1 a disreputable vagrant; "a homeless tramp"; "he tried to help the really down-and-out bums" [syn: hobo, bum]
2 a person who engages freely in promiscuous sex [syn: swinger]
4 a heavy footfall; "the tramp of military boots"
5 a commercial steamer for hire; one having no regular schedule [syn: tramp steamer]
6 a long walk usually for exercise or pleasure [syn: hike]
1 travel on on foot, especially on a walking expedition; "We went tramping about the state of Colorado"
2 walk heavily and firmly, as when weary, or through mud; "Mules plodded in a circle around a grindstone" [syn: slog, footslog, plod, trudge, pad]
3 cross on foot; "We had to tramp the creeks"
4 move about aimlessly or without any destination, often in search of food or employment; "The gypsies roamed the woods"; "roving vagabonds"; "the wandering Jew"; "The cattle roam across the prairie"; "the laborers drift from one town to the next"; "They rolled from town to town" [syn: roll, wander, swan, stray, roam, cast, ramble, rove, range, drift, vagabond]
- , /træmp/, /tr
In British English usage a Tramp is a long term homeless person who travels from place to place as an itinerant vagrant, traditionally walking or hiking all year round. They often left chalk signs on houses or at various points along their traditional routes. They also developed a slang language of their own.
While some tramps may do odd jobs from time to time, unlike other temporarily homeless people they do not seek out regular work and support themselves by other means such as begging or scavenging. This is in contrast to:
Both terms, "tramp" and "hobo" (and the distinction between them), were in common use between the 1880s and the 1940s, and were not limited to the Great Depression.
Like "hobo" and "bum", the word "tramp" is considered somewhat vulgar in American English usage, having been subsumed in more polite contexts by words such as "homeless person" or "vagrant". In colloquial American English, the word "tramp" can also mean a sexually promiscuous female or even prostitute.
It remains relatively more common in current British English, but has also been somewhat replaced with "homeless person". Tramps used to be known in England and Wales as 'gentlemen of the road' .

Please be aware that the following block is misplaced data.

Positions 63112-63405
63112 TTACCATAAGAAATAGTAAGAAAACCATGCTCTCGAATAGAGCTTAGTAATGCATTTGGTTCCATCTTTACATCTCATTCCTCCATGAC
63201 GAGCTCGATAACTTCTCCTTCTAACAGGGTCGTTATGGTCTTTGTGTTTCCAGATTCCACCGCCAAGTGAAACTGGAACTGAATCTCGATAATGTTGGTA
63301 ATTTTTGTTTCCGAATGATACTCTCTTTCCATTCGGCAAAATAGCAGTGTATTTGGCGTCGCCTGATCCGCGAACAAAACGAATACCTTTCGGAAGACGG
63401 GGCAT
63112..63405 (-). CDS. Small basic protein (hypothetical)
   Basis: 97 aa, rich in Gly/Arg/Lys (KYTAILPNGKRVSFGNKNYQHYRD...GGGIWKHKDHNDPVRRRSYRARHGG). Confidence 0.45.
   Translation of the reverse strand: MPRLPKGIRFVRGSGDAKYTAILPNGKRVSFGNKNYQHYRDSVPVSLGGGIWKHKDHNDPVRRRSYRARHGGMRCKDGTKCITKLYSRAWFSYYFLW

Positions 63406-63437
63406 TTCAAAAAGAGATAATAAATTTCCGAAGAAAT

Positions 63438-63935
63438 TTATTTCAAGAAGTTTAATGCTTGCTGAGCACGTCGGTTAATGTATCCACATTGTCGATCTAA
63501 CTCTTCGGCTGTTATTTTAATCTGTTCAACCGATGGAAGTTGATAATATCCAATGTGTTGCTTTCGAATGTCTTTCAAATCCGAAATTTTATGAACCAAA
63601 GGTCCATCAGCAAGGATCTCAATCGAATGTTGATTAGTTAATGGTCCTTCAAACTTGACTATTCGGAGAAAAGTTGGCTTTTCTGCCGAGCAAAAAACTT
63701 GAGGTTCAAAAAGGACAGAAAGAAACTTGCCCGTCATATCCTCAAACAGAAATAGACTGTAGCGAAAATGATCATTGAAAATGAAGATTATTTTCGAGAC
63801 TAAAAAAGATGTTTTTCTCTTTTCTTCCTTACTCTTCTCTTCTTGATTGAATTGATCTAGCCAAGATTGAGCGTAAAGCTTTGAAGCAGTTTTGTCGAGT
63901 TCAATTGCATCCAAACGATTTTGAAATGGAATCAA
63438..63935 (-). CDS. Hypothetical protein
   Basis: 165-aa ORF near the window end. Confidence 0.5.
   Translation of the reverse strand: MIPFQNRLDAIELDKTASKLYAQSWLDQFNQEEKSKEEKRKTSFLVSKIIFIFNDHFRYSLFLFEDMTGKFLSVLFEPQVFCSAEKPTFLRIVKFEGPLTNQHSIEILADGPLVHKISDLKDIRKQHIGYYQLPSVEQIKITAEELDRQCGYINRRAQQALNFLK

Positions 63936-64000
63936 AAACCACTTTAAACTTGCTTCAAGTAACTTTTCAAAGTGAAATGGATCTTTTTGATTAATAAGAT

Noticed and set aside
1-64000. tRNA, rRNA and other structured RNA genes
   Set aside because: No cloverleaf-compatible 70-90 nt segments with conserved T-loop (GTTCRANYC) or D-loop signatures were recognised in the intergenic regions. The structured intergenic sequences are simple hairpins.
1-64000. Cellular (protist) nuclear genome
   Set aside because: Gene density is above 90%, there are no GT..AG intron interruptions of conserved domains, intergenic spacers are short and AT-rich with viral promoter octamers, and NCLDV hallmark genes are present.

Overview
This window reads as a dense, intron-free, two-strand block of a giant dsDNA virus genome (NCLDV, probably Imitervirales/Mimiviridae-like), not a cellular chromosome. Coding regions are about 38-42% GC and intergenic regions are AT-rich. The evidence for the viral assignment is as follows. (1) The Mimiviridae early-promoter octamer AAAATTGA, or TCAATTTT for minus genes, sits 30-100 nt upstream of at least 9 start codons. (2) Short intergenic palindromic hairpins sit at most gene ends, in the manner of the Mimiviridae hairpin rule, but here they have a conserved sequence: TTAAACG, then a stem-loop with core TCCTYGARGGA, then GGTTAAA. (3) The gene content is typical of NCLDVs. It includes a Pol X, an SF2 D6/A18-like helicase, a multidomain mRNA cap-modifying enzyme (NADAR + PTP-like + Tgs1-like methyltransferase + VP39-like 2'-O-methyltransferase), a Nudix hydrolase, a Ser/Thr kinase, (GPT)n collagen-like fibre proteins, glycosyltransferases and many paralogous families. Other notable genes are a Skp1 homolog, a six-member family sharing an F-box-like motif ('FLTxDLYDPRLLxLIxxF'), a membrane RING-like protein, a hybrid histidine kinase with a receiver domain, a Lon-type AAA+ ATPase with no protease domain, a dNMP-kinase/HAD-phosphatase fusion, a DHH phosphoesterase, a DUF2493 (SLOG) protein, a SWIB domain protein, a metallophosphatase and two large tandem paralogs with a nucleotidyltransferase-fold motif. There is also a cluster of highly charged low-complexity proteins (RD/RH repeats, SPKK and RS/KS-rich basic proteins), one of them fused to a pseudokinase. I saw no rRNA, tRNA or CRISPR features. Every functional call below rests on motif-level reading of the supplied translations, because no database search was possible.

tramp in German: Tramp
tramp in Dutch: Landloper
tramp in Swedish: Luffare
tramp in Russian: Бомж
Arab, Bowery bum, airing, alien, amble, backpack, baggage, bat around, beach bum, beachcomber, beggar, beggarly fellow, blighter, bo, budmash, bum, bummer, cadger, caitiff, case, character, chug on, constitutional, count ties, crackpot, crank, defile, derelict, devil, divagate, dogie, down-and-out, down-and-outer, drift, drifter, drunkard, eccentric, fanatic, file, file off, flit, floater, footfall, footslog, footstep, forced march, gad, gad about, gallivant, gamin, gamine, go about, go on parade, go the rounds, good-for-naught, good-for-nothing, goose-step, guttersnipe, gypsy, hermit, hike, hit the road, hit the trail, hobo, homeless waif, human wreck, hussy, idler, jade, jaunt, jezebel, jog on, knock about, knock around, kook, landloper, lazzarone, loafer, lone wolf, loner, losel, lowlife, lumber, march, mauvais sujet, maverick, mean wretch, meander, mendicant, mendicant friar, mendicant order, meshuggenah, mooch, moocher, mucker, mudlark, mush, natural, no-good, nomadize, nonconformist, nut, odd fellow, oddball, oddity, original, outsider, panhandler, parade, pariah, pauvre diable, peg, peregrinate, pererrate, peripatetic journey, peripateticism, piker, pilgarlic, plod, plod along, plug, plug along, poor creature, poor devil, promenade, prowl, queer duck, queer fish, queer specimen, ragamuffin, ragman, ragpicker, ramble, range, rara avis, roam, rounder, rove, rover, rub on, run about, sad case, sad sack, saunter, schlep, schnorrer, screwball, scrounger, ski bum, skid-row bum, slattern, slog, slut, solitary, stamp, step, stiff, stodge, stomp, straggle, stray, street Arab, street arab, street urchin, stretch, stroll, strumpet, stump, sundowner, surf bum, swagman, swagsman, tatterdemalion, tennis bum, thud, traipse, tramper, trample, tread, trek, truant, trudge, turn, turnpiker, type, urchin, vag, vagabond, vagabondize, vagrant, vaurien, waif, waifs and strays, walk, walk the tracks, walkabout, walking tour, wander, wastrel, wayfare, worthless fellow, wretch, zealot